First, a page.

Utahns are falling short of 70% July 4 vaccination goal — and the governor says that’s a concern
Poll: Nearly 30% of Utahns are still hesitating — or will never get vaccinated against COVID-19
Despite being vaccinated against COVID-19, Harold Paulino said he and his family are planning to celebrate the July 4th holiday by keeping to themselves as a new poll shows nearly 30% of Utahns still say they’re either hesitant to get the shots or have already decided they won’t.
“Normally, we gather with family. But some of the older folks in the family, they still don’t feel comfortable,” said Paulino, a software engineer from Clearfield. “So we’re spending it just by ourselves and probably going to go camping.”
Will that make them feel safer? Yes, he said, “because the closest person to us is at least 100 feet away.”
Public health officials in Utah have been struggling to boost vaccinations. Gov. Spencer Cox set a goal for 70% of adult Utahns 18 to have received at least one dose of COVID-19 vaccine by July 4th, just as President Joe Biden did for the nation, although both Utah and the United States are expected to fall short.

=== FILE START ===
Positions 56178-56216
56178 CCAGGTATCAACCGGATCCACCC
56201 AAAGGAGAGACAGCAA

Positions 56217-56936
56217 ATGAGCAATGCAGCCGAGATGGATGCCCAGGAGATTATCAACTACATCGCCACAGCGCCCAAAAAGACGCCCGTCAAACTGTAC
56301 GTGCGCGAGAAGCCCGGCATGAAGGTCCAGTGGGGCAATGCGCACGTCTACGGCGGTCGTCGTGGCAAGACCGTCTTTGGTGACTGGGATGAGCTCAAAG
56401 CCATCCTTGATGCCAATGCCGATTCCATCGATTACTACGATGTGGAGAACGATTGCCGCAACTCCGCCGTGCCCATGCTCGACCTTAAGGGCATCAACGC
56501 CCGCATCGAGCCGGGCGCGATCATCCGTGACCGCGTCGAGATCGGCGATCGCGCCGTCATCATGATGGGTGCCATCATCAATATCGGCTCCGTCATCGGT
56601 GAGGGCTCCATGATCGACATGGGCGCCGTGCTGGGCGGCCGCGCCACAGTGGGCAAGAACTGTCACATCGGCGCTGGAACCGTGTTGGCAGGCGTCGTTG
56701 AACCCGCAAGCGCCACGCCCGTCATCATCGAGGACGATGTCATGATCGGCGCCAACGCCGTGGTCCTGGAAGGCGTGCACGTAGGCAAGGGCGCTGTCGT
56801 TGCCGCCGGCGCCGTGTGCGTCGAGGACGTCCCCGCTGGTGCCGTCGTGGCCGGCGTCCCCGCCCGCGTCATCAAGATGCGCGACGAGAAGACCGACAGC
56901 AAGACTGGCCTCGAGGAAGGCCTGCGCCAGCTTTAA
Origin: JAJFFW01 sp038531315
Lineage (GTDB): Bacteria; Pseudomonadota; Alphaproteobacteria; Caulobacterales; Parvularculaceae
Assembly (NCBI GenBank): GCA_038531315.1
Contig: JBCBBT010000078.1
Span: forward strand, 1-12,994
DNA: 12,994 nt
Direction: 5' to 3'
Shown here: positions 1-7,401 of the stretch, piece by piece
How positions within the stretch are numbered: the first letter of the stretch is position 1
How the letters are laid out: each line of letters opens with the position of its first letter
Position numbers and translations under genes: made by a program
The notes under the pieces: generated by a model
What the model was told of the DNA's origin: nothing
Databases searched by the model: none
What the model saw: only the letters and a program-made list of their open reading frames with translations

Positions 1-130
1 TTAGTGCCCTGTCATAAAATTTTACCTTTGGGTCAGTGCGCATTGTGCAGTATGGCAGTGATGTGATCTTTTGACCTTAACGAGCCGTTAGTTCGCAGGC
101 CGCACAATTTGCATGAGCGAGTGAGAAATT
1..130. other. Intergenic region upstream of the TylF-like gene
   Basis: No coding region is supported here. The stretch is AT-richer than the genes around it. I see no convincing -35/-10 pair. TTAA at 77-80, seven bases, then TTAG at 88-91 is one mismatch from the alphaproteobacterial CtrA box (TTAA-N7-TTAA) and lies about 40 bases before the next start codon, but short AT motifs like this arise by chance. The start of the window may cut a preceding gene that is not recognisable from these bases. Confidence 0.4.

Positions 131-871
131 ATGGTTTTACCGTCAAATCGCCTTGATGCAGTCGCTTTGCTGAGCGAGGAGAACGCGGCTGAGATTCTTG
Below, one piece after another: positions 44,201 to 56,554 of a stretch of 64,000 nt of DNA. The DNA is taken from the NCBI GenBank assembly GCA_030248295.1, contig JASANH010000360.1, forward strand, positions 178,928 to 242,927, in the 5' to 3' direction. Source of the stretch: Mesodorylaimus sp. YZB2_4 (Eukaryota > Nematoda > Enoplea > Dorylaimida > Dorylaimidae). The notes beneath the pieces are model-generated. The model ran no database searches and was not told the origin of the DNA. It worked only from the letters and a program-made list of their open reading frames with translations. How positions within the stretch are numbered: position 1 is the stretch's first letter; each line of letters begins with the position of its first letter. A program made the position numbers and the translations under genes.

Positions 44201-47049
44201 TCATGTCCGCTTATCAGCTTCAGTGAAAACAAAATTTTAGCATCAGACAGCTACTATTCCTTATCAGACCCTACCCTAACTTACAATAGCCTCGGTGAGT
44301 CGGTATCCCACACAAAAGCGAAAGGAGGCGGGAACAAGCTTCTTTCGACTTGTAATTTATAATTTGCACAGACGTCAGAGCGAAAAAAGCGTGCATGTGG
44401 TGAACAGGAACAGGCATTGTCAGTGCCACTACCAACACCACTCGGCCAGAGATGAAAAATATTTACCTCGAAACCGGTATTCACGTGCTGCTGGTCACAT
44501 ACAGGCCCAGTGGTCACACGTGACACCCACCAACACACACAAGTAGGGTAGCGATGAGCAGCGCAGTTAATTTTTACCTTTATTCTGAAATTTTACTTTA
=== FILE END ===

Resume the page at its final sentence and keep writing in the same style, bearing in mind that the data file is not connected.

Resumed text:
Cox said Thursday the state is likely to be “very close,” however, if vaccinations administered in the state by federal agencies are added to the 64.8% of adults counted by the Utah Department of Health. Still, the governor said, that won’t be enough to stop the spread of the deadly virus as cases are rising.
There’s “nothing magical about that 70% threshold,” Cox said during his regular update on Utah’s response to the COVID-19 pandemic, held at the Capitol in Salt Lake City, adding a warning to Utahns that “if you are unvaccinated, you should be worried this Fourth of July, you should be very worried this Fourth of July.”